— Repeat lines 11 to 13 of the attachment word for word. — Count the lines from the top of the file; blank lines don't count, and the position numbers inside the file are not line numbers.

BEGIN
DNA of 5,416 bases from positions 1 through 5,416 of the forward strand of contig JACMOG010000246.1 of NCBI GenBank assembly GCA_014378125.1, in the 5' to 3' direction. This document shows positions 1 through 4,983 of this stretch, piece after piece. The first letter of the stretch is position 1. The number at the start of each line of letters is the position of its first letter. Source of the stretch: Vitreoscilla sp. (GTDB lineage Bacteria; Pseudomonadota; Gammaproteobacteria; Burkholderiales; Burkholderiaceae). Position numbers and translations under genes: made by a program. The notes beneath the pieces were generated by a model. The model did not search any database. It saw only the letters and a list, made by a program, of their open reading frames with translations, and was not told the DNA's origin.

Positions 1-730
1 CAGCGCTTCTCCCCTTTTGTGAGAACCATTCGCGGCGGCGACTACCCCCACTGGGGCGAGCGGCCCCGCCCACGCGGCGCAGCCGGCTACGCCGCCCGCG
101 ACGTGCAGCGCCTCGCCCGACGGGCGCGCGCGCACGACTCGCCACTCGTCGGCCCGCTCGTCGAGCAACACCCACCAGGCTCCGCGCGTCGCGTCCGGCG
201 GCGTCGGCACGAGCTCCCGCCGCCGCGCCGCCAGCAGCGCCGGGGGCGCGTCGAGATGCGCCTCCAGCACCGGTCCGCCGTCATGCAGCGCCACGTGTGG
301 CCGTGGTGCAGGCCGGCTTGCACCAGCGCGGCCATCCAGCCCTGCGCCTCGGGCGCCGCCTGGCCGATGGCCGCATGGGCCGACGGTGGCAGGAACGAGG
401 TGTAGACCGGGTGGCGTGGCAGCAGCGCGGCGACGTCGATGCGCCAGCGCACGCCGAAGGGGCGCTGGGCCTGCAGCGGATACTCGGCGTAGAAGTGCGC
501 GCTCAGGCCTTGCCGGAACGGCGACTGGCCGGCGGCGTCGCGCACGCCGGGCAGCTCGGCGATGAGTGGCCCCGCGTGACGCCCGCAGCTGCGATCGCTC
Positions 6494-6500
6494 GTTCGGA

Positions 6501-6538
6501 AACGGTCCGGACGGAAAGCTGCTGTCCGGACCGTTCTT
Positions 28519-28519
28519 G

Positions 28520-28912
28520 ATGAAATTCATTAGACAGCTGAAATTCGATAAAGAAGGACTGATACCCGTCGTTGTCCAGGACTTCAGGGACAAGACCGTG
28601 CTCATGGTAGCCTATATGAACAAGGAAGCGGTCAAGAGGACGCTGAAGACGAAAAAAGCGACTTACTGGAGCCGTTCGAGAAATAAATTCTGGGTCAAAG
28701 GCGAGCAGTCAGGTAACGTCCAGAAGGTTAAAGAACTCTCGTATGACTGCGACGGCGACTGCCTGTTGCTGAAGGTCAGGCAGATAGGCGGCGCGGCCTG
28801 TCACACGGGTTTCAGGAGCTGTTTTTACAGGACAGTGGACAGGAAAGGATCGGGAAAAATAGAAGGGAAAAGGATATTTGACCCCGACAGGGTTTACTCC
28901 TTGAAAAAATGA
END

Positions 6501-6538
6501 AACGGTCCGGACGGAAAGCTGCTGTCCGGACCGTTCTT
Positions 28519-28519